Dear Minister Chagger, congratulations on your new appointment! You are in charge of a very important portfolio. Small business is the backbone of our economy. According to Statistics Canada, 98% of all Canada’s businesses are small. They make up 77.7% of all private company jobs, 23.9% of Canada’s exports and 43% of our GDP.
Unfortunately, it’s a vulnerable backbone. Small business, which includes many businesses in the tourism industry, is in serious trouble. Many of the owners of these businesses are a stone’s throw away (or closer) from retiring. Nearly 60% are over 50.
Already in small towns across the county we see the evidence of this problem. Many shops on Main Streets are closed or for sale—the previous owners waited too long, didn’t make their business sustainable, didn’t find a buyer, or just got tired and gave up. An American Express survey indicates that 41% of owners plan to close their business rather than attempting to sell it. How many of those ventures might be saved if the owners had a strategy for making them sustainable and finding a buyer?
We just heard about Kraft Heinz closing in St. Marys, Ontario, costing the small town over 200 jobs. That’s bad enough, but the ripple effect is worse. Small suppliers to Kraft Heinz (printers, farmers, mechanics) and the suppliers to those suppliers (local restaurants, advertisers, and grocery stores)—all will be impacted. Those with owners close to retirement may simply close. This scenario is playing out every week across the country.
Why do you need to be concerned about this? When you consider the disappearance of value on several levels, the impact is huge. A modest company that does $1 million in sales feeds the owner’s family and maybe ten or so families of employees, pays corporate income tax, federal and provincial income tax, Employee Health Tax, Employment Insurance, HST, property tax, and probably WSIB. When a business owner retires and walks away from that business, he or she reduces tax revenue by hundreds of thousands of dollars every year. Yet there has been no acknowledgement from any level of government that this problem exists. There is no support for business owners to help them manage and successfully transition at this critical juncture of their lives.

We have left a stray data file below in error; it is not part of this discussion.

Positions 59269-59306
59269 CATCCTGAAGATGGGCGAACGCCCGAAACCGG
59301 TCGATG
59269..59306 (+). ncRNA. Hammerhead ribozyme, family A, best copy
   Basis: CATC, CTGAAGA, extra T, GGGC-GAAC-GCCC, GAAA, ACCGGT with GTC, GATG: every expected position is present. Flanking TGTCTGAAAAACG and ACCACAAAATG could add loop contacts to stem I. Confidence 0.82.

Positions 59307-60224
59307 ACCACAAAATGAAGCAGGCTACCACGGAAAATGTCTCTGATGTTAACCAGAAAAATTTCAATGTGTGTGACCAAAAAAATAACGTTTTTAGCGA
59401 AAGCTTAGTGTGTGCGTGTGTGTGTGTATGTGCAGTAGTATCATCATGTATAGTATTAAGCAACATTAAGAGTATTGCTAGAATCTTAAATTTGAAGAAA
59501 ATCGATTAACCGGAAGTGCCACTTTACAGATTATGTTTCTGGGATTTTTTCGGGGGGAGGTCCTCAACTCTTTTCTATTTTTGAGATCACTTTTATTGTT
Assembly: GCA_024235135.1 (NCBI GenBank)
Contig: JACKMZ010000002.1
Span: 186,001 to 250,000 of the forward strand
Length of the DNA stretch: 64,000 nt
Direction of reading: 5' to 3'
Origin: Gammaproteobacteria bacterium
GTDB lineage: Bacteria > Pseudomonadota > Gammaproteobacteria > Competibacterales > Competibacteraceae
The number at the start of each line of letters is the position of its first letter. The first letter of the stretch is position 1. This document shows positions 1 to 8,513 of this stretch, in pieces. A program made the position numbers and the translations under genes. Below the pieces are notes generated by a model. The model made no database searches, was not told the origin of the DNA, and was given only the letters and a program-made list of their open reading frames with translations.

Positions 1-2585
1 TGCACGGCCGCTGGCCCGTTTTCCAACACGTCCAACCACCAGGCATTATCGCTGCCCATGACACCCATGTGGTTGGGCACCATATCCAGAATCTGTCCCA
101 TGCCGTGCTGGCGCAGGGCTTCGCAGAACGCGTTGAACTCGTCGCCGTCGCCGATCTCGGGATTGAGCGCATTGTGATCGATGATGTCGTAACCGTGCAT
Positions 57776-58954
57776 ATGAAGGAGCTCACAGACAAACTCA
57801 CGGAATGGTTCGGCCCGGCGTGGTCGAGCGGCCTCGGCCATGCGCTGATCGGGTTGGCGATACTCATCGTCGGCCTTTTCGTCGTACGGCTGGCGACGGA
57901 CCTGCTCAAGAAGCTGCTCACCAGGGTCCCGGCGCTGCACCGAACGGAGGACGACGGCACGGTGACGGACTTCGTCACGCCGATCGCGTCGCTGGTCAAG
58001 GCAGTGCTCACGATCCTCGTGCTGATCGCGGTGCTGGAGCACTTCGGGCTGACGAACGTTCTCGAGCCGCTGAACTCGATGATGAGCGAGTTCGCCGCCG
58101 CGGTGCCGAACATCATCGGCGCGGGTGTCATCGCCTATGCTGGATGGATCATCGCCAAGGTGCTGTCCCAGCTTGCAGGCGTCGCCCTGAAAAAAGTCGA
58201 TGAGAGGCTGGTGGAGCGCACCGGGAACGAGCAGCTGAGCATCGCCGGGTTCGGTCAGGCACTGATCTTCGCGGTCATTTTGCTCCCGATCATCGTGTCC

It’s not all doom and gloom. Some business owners are reinventing themselves and/or their businesses to adjust to the changing times. They are retraining their employees, increasing productivity, growing sales, building leadership skills, improving their profitability, and planning for their transition. Unfortunately, these entrepreneurs are in the minority—less than 20% have any plan at all.
Small business needs your help. Here are a few ideas for your consideration:
• Investigate the problem of business succession seriously. There’s a tsunami of businesses that are about to go through some form of transition. Help them choose the best path.
• Give them information to solve the problem, not money. Help them to see the impact that today’s decisions will have on their retirement, their employees, their families, and their community. You’ll have to repeat the message frequently—many business owners are in denial.
• Offer or encourage training and coaching that will help entrepreneurs develop transition strategies, make better decisions and take action before they run out of time and options.
• Offer innovative financing programs that encourage first-time entrepreneurs to purchase a business as a going concern instead of for parts and inventory and for pennies on the dollar.
• Support the co-operative movement, because it’s encouraging employees to buy out their retiring employers.
You have a big portfolio with lots of challenges and opportunities. I know this is only one of many, but I hope you will see the need to act on this critical issue so we can turn these challenges into viable opportunities for younger entrepreneurs.
Wayne Vanwyck is the founder of The Achievement Centre International in London, Ont. He is the creator of The Business Transition Coach Forum and the author of the best-selling books, Pure Selling and The Business Transition Crisis. He has been training and coaching business owners for the past 30 years.
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